Afrobarometer uses national probability samples designed to meet the following criteria:
Samples are designed to generate a sample that is a representative cross-section of all citizens of voting age in a given country. The goal is to give every adult citizen an equal and known chance of being selected for an interview. This is achieved by:
- using random selection methods at every stage of sampling;
- sampling at all stages with probability proportionate to population size (PPPS) wherever possible to ensure that larger (i.e., more populated) geographic units have a proportionally greater probability of being chosen into the sample.
- The sampling universe normally includes all citizens age 18 and older. As a standard practice, we exclude people living in institutionalized settings, such as students in dormitories, patients in hospitals, and persons in prisons or nursing homes. In addition, we must occasionally exclude people living in areas determined to be inaccessible due to conflict or insecurity. Any such exclusions will be noted in the Technical Information Report that accompanies each data set.
Sample size and design
- Samples usually include either 1200 or 2400 cases. A randomly selected sample of n=1200 cases allows inferences to national adult populations with a margin of sampling error of no more than +/-2.8% with a confidence level of 95 percent. With a sample size of n=2400, the margin of error decreases to +/-2.0% at 95 percent confidence level.
The sample design is a clustered, stratified, multi-stage, area probability sample. Specifically, we first stratify the sample according to the main sub-national unit of government (state, province, region, etc.) and by urban or rural location.
Area stratification reduces the likelihood that distinctive ethnic or language groups are left out of the sample. Afrobarometer occasionally purposely oversamples certain populations that are politically significant within a country to ensure that the size of the sub-sample is large enough to be analyzed. Any oversamples will be noted in the Technical Information Report that accompanies each data set.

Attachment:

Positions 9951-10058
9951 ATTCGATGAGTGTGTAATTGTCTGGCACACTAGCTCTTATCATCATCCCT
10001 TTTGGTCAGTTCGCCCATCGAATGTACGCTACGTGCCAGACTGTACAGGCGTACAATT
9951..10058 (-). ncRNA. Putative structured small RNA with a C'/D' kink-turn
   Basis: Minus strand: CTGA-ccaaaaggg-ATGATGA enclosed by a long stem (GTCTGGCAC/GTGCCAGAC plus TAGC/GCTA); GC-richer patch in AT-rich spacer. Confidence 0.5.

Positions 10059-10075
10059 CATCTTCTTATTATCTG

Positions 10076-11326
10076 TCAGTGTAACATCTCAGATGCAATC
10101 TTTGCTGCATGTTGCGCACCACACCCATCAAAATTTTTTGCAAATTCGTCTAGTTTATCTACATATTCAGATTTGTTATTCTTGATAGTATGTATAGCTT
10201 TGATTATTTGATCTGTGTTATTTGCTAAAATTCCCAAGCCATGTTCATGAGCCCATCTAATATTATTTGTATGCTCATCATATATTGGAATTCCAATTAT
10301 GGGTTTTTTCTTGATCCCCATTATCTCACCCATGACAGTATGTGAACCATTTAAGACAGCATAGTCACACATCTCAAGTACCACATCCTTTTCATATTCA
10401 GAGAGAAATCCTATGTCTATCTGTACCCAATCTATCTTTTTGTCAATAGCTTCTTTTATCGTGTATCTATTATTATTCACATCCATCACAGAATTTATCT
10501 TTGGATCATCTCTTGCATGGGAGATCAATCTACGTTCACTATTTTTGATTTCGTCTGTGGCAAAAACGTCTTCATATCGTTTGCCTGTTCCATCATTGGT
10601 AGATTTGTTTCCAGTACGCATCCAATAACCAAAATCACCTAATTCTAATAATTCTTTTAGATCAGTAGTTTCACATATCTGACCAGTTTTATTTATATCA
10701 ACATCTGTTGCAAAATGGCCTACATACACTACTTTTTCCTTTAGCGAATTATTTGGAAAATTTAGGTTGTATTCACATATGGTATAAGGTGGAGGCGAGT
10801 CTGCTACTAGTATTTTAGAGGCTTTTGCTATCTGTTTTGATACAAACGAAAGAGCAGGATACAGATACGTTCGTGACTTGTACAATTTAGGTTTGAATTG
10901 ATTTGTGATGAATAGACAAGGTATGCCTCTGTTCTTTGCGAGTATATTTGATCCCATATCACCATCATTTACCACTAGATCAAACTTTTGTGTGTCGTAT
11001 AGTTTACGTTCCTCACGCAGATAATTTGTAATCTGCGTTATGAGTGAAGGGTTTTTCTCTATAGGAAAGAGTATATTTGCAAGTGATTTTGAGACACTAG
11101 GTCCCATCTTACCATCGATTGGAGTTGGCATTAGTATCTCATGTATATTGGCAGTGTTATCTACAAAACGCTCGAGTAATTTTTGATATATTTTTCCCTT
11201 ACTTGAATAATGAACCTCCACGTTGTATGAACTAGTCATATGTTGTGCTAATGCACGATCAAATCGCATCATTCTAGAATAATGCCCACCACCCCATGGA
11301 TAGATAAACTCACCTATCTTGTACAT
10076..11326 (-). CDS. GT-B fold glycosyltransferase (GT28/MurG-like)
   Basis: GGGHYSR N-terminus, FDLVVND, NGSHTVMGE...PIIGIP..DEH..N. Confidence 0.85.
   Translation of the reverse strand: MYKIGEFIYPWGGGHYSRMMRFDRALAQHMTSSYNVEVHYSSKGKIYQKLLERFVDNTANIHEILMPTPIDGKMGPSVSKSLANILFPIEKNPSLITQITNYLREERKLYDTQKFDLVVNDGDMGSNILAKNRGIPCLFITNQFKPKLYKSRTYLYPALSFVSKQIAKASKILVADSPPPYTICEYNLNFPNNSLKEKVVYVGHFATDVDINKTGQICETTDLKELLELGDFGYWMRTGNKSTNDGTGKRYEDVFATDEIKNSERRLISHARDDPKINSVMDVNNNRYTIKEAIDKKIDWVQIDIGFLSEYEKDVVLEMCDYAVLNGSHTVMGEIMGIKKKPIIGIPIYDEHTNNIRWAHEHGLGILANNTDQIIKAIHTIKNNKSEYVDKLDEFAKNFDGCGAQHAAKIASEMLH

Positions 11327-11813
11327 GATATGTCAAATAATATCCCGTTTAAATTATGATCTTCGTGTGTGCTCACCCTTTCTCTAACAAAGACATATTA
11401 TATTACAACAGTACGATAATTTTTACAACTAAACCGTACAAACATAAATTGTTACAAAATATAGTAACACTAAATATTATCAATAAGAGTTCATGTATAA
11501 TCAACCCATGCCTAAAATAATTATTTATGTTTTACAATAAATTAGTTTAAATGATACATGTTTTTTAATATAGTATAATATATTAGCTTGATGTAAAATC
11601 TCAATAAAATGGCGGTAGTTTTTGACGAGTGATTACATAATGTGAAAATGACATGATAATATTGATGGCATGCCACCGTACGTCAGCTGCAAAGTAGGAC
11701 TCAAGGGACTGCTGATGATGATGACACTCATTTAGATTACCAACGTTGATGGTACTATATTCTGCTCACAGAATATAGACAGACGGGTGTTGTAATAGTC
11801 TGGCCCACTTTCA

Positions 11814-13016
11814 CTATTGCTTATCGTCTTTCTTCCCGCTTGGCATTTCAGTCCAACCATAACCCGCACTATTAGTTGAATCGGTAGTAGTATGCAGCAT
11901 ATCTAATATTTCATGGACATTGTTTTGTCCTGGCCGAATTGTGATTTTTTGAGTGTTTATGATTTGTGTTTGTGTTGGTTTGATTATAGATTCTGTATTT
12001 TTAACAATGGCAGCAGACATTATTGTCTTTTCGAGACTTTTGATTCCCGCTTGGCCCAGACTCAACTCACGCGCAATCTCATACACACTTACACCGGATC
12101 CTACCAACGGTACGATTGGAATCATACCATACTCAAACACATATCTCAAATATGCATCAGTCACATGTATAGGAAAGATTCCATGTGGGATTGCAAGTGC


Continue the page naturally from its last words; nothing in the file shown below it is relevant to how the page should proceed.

Samples are then drawn in either four or five stages:
- In rural areas only, the first stage is to draw Secondary Sampling Units (SSUs). SSUs are not used in rural areas, and in some countries they are not used in rural areas. See the Technical Information Form for that accompanies each data set for specific details on the sample in any given country.
- The next stage is random selection of primary sampling units (PSU).
- We then randomly select sampling start points.
- Interviewers then randomly select households.
- Within the household, the interviewer randomly selects an individual respondent. Each interviewers alternates in each household between interviewing a man and interviewing a woman to ensure gender balance in the sample.
- To keep the costs and logistics of fieldwork within manageable limits, eight interviews are clustered within each selected PSU.
Based on the sampling methodology used, Afrobarometer data sets can be treated as being approximately self-weighting. However, since Round 4, data sets have included weighting factors at the PSU level to account for individual selection probability. This weighting factor is included as the last variable in each data set, labeled “withinwt”, and it should be applied when calculating national-level statistics for any given country.
- Prior to Round 4, weighting factors are included only where there were oversamples of certain regions or populations.
- Any deviations from standard protocols (e.g., clustering of 4 rather than 8 interviews per PSU in some countries, areas excluded from the sample, purposeful oversamples, etc.) will be recorded in the Technical Information Report that accompanies each data set.
Further information on Round 5 Sampling Protocols, including full details of the methodologies used for each stage of sample selection, can be found in Section 5 of the Afrobarometer Round 5 Survey Manual